For sure, 5G opens up new use cases and allows businesses to transform their own operations to better serve users. This was best demonstrated through the catalyst programmes which are proof-of-concept projects bringing companies together. The objective is to create innovative solutions leveraging key TM Forum best practices and standards.
The TM Forum has been working closely with other verticals building upon its 30-year heritage showcasing collaboration in telecommunications. Its latest partnership with IBC led to the unveiling of three catalysts which represent great examples of driving open innovation between the telecoms and media industries:
This Catalyst explores ways of creating a pop-up network for delivery of high throughput broadcasting to distant points of fibre presence via mmWave connection. The project investigates how to deliver rich and engaging video-based experiences to users exploring an area of the Roman Baths in the UK and allows a mobile device to view a place as it would have been in the past. Champions: Aardman Entertainment, BBC R&D Participants: Bristol University, Cambridge Communications Systems Ltd., Zeetta Networks Ltd.;
AI remains a buzzword. This Catalyst explores ways to intelligently automate the identification of on-air content using AI in order to measure and report against compliance metrics set by external regulatory bodies. Furthermore, it can be used for internal editorial, creative and technical standards. Champions: Associated Press, Al Jazeera, RTE; Participants: Metaliquid, QCRI, Tech Mahindra, V-Nova;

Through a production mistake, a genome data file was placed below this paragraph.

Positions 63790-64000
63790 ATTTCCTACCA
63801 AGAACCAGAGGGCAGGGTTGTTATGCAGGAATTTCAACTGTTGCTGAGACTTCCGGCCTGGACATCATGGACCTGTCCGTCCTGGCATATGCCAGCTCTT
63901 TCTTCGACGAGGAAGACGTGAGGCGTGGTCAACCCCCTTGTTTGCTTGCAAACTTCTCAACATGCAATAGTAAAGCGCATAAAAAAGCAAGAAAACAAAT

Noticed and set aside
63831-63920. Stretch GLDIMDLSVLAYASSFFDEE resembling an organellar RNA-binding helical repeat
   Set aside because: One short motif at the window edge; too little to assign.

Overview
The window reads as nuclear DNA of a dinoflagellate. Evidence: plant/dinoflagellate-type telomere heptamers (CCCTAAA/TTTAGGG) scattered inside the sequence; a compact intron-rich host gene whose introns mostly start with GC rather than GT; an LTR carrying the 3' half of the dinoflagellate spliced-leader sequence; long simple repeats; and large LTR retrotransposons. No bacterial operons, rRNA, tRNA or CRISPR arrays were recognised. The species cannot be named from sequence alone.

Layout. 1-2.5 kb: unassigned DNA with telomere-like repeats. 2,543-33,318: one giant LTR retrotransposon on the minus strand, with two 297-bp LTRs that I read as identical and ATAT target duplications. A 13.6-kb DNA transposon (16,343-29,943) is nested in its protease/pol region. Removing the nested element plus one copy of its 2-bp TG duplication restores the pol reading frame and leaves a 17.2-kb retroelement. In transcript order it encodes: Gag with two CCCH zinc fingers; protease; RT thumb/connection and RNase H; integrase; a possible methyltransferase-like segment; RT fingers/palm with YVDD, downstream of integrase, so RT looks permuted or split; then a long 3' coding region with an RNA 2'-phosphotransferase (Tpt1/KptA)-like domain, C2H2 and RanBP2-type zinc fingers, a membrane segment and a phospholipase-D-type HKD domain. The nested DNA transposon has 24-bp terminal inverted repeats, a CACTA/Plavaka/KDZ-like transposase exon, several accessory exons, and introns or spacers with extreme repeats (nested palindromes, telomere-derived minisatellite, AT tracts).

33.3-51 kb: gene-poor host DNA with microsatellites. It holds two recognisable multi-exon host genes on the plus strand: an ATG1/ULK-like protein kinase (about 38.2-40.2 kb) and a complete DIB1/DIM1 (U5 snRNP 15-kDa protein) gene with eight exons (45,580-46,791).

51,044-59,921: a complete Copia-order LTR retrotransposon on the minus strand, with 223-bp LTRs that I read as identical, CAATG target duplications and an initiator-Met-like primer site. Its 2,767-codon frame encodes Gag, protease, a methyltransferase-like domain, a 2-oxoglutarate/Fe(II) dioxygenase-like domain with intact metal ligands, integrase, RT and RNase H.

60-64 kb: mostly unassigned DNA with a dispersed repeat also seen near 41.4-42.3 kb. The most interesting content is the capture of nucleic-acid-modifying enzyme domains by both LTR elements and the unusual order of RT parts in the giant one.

- Mobile News Gathering Using AI-Powered Compression
This Catalyst uses AI with better intelligence for journalists on location and improve time-to-air for both live and pre-recorded content through advanced compression techniques. Champions: Associated Press, Al Jazeera, RTE; Participant: V-Nova.
In total, 32 catalysts were demonstrated during the event involving 140 companies. Many of these catalysts are still at an early phase of development. The road ahead is long, and success is not guaranteed.
Worryingly, security wasn’t widely debated at the event, with the rollout of new sophisticated networks that are more software based and considering the recent concerns with Huawei. But the entire industry should address this issue and forge closer ties to find a common ground that all must adhere to. The entire value chain will be vulnerable to cyberattacks.
The event serves as a welcome reminder that telcos are in a state of flux. They need to invest in 5G, but it is more than just a transformation in technology. It requires a radical shift in mindset and company culture. All of this means an increase in costs and the need to invest further with no guaranteed returns, while margins are still being squeezed. Being first to launch doesn’t necessarily lead to a turnaround in fortunes.
Messages such as the need to collaborate, be agile and transform have been heavily discussed for years. For this reason, it feels like telcos are still stuck at the same junction and inevitably need to move more quickly before missing out on any further opportunities that might lie ahead.
Overall, this year’s Digital Transformation World event has shown that 5G is creating new ways to connect and work together as underlined by the catalyst initiatives especially the convergence between media and telco industries.